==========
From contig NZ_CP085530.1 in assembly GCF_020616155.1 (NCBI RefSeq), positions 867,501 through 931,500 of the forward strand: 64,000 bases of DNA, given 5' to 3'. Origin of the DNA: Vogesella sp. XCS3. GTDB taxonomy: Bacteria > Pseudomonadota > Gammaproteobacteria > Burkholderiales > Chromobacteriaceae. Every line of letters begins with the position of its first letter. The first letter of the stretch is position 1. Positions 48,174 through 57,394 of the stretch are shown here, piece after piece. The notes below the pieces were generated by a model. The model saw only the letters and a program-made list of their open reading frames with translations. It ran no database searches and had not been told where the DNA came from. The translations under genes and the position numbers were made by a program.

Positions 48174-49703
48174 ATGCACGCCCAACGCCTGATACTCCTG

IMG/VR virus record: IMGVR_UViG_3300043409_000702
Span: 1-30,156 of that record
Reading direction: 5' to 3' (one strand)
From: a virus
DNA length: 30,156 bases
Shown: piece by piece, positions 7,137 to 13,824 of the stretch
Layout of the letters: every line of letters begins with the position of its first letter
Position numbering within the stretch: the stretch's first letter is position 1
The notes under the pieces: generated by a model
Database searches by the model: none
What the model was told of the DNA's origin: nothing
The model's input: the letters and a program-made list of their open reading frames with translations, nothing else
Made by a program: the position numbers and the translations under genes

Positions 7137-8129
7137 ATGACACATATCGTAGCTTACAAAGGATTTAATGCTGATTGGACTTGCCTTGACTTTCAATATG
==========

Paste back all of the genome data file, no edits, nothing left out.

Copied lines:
From contig NZ_CP085530.1 in assembly GCF_020616155.1 (NCBI RefSeq), positions 867,501 through 931,500 of the forward strand: 64,000 bases of DNA, given 5' to 3'. Origin of the DNA: Vogesella sp. XCS3. GTDB taxonomy: Bacteria > Pseudomonadota > Gammaproteobacteria > Burkholderiales > Chromobacteriaceae. Every line of letters begins with the position of its first letter. The first letter of the stretch is position 1. Positions 48,174 through 57,394 of the stretch are shown here, piece after piece. The notes below the pieces were generated by a model. The model saw only the letters and a program-made list of their open reading frames with translations. It ran no database searches and had not been told where the DNA came from. The translations under genes and the position numbers were made by a program.

Positions 48174-49703
48174 ATGCACGCCCAACGCCTGATACTCCTG

IMG/VR virus record: IMGVR_UViG_3300043409_000702
Span: 1-30,156 of that record
Reading direction: 5' to 3' (one strand)
From: a virus
DNA length: 30,156 bases
Shown: piece by piece, positions 7,137 to 13,824 of the stretch
Layout of the letters: every line of letters begins with the position of its first letter
Position numbering within the stretch: the stretch's first letter is position 1
The notes under the pieces: generated by a model
Database searches by the model: none
What the model was told of the DNA's origin: nothing
The model's input: the letters and a program-made list of their open reading frames with translations, nothing else
Made by a program: the position numbers and the translations under genes

Positions 7137-8129
7137 ATGACACATATCGTAGCTTACAAAGGATTTAATGCTGATTGGACTTGCCTTGACTTTCAATATG